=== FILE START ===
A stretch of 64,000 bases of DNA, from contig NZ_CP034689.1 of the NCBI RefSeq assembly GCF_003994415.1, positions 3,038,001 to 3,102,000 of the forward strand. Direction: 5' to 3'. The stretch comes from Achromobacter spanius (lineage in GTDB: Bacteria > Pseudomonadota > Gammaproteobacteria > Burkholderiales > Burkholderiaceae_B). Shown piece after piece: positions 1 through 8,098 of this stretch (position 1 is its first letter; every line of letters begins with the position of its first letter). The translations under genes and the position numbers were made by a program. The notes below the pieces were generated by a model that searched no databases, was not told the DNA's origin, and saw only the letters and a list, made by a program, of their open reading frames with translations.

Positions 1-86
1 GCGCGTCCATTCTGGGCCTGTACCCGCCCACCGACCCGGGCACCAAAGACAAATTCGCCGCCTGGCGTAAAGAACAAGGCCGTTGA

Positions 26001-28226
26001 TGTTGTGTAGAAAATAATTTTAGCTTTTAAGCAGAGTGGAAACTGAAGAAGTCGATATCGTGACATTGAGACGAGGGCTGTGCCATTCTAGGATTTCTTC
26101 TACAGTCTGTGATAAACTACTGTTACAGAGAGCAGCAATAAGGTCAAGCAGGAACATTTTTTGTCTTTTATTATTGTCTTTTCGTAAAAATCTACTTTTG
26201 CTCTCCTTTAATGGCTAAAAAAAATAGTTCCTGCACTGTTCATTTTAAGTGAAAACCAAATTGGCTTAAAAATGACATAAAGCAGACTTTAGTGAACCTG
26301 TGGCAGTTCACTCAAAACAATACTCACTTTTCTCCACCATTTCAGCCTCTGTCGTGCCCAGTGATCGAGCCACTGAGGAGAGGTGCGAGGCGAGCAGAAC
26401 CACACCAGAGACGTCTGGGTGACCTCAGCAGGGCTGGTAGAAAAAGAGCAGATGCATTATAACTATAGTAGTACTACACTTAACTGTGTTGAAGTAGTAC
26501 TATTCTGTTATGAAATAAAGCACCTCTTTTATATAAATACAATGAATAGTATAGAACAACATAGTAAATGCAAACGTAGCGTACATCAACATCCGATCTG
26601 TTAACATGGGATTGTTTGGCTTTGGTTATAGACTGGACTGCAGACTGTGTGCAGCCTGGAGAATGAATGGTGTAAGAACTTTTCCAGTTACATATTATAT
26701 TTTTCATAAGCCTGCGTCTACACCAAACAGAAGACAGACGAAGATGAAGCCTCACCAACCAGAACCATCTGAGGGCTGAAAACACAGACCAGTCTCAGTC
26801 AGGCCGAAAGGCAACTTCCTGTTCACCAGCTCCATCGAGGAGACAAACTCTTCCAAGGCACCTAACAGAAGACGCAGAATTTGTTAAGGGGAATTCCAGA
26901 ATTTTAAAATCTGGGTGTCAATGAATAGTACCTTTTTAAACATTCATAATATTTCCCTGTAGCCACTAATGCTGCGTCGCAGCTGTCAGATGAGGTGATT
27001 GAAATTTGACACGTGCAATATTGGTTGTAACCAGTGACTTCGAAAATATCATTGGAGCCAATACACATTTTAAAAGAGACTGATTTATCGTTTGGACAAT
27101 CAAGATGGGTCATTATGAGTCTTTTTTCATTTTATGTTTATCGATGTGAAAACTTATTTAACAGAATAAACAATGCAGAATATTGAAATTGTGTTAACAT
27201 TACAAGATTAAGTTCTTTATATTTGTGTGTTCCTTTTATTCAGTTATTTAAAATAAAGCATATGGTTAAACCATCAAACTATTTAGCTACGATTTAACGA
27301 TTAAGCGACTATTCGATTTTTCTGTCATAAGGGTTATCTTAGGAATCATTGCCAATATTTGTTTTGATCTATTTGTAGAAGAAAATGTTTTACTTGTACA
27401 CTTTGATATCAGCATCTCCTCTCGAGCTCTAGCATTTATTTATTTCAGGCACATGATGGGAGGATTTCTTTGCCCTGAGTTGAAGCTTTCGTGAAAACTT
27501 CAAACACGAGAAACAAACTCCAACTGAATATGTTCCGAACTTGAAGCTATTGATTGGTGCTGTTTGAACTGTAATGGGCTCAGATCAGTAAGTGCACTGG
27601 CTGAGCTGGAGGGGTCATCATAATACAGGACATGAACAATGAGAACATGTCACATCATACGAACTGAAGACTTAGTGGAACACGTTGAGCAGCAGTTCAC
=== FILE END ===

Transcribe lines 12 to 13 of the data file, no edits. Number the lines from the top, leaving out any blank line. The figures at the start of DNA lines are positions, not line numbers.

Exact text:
26701 TTTTCATAAGCCTGCGTCTACACCAAACAGAAGACAGACGAAGATGAAGCCTCACCAACCAGAACCATCTGAGGGCTGAAAACACAGACCAGTCTCAGTC
26801 AGGCCGAAAGGCAACTTCCTGTTCACCAGCTCCATCGAGGAGACAAACTCTTCCAAGGCACCTAACAGAAGACGCAGAATTTGTTAAGGGGAATTCCAGA